Editor’s Note: With the new Standard Format in 2016 for Hearthstone, we highly recommend going for cards in the Classic set and Whispers of the Old Gods (Standard Format). Here are budget guides, also from Sheng, to get you started!
- Budget Standard Standard C’Thun Druid
- Budget Standard Midrange Hunter
- Budget Standard C’Thun Mage
- Budget Standard Aggro Paladin
- Budget Standard C’Thun Priest
- Budget Standard C’Thun Rogue
- Budget Standard Midrange Shaman
- Budget Standard Zoo Warlock
- Budget Standard Combo Warrior
Greetings, I’m Sheng, a Legend rank constructed and 7.5 win-average arena player. I run HearthstoneCoaching.com where our coaches have helped many students achieve the same.
Whether you’re a newer player, or an experienced one who just wants to find the most efficient way to spend your cash or in-game gold, you can never go wrong by investing in Hearthstone’s single player expansions. Both The Curse of Naxxramas and Blackrock Mountain have provide unique and useful cards that cannot be unlocked anywhere else.
My Blackrock Mountain decks are a new series of guides where I try to construct the most effective Hearthstone decks I can for each class, with only one contraint — that I only use cards from the Basic, Naxxramas, and Blackrock Mountain card sets.
These 0 dust decks are meant to help newer players kickstart their Hearthstone journey, by providing unique and viable decks that can be used against friends and foe on casual or ladder (though you may want to check out the upgrade section at the end of each guide to get further on the ladder).
Blackrock Mountain Druid is a control deck that focuses on using the unique mana acceleration spells available to Druid ([card]wild-growth[/card] and [card]innervate[/card]) to bring out large minions that opponents just can’t deal with.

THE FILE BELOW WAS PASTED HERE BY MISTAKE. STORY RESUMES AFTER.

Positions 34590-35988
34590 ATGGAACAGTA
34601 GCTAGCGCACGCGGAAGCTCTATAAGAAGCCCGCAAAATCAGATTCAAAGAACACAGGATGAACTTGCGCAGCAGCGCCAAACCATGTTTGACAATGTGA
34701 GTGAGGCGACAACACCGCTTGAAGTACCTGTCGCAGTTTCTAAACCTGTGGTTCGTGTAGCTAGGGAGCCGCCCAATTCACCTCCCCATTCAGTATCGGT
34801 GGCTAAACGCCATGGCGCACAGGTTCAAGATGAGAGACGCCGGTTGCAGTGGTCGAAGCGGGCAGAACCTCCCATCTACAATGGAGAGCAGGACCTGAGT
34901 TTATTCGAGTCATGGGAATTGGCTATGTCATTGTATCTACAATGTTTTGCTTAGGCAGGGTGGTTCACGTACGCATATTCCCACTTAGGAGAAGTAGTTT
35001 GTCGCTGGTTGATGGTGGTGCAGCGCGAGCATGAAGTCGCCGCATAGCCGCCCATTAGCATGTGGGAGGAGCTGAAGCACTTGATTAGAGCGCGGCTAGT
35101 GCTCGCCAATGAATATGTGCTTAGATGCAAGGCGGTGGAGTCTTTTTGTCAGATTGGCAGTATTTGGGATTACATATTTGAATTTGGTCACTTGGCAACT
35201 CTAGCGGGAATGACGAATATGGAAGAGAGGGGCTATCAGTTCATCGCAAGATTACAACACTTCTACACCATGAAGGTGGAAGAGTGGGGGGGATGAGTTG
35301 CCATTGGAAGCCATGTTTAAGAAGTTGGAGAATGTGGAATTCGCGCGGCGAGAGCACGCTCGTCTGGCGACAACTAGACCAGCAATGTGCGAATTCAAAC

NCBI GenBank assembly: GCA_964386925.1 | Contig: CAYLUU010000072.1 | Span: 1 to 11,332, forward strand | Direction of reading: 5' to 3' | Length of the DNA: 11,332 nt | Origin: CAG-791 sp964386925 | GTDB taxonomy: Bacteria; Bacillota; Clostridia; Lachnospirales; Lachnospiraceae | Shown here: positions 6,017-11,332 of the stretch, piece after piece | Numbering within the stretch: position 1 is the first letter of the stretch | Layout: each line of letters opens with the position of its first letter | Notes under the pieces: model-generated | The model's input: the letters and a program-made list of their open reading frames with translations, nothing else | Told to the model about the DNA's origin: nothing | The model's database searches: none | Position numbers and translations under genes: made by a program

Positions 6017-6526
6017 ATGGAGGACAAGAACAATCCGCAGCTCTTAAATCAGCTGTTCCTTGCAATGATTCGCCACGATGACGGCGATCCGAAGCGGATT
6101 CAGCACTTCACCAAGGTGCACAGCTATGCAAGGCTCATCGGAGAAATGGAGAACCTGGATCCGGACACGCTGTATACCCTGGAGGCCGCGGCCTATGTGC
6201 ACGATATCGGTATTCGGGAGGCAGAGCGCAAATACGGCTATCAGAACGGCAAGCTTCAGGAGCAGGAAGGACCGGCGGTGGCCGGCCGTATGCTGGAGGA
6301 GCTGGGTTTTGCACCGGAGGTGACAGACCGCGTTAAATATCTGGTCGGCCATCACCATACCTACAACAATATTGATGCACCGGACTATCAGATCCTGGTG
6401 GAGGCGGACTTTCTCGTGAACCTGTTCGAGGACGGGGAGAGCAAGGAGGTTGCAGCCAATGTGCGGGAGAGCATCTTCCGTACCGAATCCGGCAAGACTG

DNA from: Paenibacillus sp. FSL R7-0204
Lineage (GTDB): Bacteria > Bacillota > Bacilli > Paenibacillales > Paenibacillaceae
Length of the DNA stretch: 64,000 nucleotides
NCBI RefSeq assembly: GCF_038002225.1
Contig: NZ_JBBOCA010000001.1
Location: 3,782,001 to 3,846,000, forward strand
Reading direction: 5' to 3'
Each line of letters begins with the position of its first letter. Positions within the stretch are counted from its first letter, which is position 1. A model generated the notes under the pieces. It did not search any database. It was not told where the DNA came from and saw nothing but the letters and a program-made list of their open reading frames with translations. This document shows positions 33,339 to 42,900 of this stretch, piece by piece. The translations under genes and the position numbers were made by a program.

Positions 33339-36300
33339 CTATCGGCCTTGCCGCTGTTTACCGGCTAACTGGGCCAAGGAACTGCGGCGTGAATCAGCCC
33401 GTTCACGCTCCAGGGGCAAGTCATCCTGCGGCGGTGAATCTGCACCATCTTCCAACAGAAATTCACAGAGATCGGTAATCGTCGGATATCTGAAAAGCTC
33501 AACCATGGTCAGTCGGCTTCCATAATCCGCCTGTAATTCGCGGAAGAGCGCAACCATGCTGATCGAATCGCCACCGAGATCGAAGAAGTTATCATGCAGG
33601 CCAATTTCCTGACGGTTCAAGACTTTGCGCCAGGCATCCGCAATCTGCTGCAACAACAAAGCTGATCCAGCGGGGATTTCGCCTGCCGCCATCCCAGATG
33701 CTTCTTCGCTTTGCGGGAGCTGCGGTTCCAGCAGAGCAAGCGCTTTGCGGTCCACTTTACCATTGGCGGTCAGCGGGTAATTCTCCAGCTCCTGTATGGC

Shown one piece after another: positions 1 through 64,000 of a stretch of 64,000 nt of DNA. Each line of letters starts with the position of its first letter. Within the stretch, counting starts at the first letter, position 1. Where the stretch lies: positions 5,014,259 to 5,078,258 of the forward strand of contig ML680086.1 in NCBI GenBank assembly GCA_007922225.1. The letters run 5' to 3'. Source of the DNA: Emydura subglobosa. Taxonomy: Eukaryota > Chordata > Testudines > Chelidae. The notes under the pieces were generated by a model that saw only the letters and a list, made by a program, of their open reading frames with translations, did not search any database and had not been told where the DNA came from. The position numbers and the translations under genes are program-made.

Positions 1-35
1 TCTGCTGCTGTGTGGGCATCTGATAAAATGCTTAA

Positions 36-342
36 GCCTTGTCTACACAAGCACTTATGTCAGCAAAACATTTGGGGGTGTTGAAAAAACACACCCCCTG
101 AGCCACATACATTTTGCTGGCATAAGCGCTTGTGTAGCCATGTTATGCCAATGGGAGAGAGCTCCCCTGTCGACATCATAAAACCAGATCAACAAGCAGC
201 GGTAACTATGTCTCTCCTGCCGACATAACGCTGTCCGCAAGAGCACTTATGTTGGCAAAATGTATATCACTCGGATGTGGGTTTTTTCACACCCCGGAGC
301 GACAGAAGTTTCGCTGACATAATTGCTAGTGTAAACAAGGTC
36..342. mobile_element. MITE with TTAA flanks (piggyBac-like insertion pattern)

If you’re the type of player who likes to bring out 8/8 Legendary Dragons on turn 5 or 6 to crush your opponent, then this may just be the deck for you.
[toc]Minions – 20[/toc]
[cardinsert card=”zombie-chow” float=”right”]
- The Zombie Chow is strictly an early game minion used to pressure your opponent’s board early. The goal of casting a Zombie Chow onto the board early is to trade with your opponent’s more expensive minions before its deathrattle becomes a liability. There’s very little downside to killing off your own Zombie Chow when your opponent is close to full health, but playing him later in the game might just put your opponent out of reach if he has a way to deal with it.
- The Ooze is a great little card that has an incredible battlecry against more than half the classes in the game (Hunter, Paladin, Rogue, Shaman, Warrior). His 3/2 body for 2 mana passes the Vanilla Test, and there’s no downside to playing him even if the battlecry doesn’t destroy a weapon.
[cardinsert card=”druid-of-the-flame” float=”right”]
- The Druid of the Flame is an awesome card because of its versatility, and both the Hawk and Cougar form pass the Vanilla Test. I usually prefer to play her as a 2/5 Hawk early unless I can protect her behind a taunt, as the 5/2 Cougar form dies too easily to spells and small minions.
- The Shade of Naxxramas is one of those cards that seem to have taunt. Whenever the Shade reveals itself, opponents will bend over backwards to get rid of it because of its ability to grow in both health and attack each turn. A Shade can become a menacing force when played early and kept in stealth mode. Turn 1 [card]innervate[/card] + Shade of Naxxramas anyone?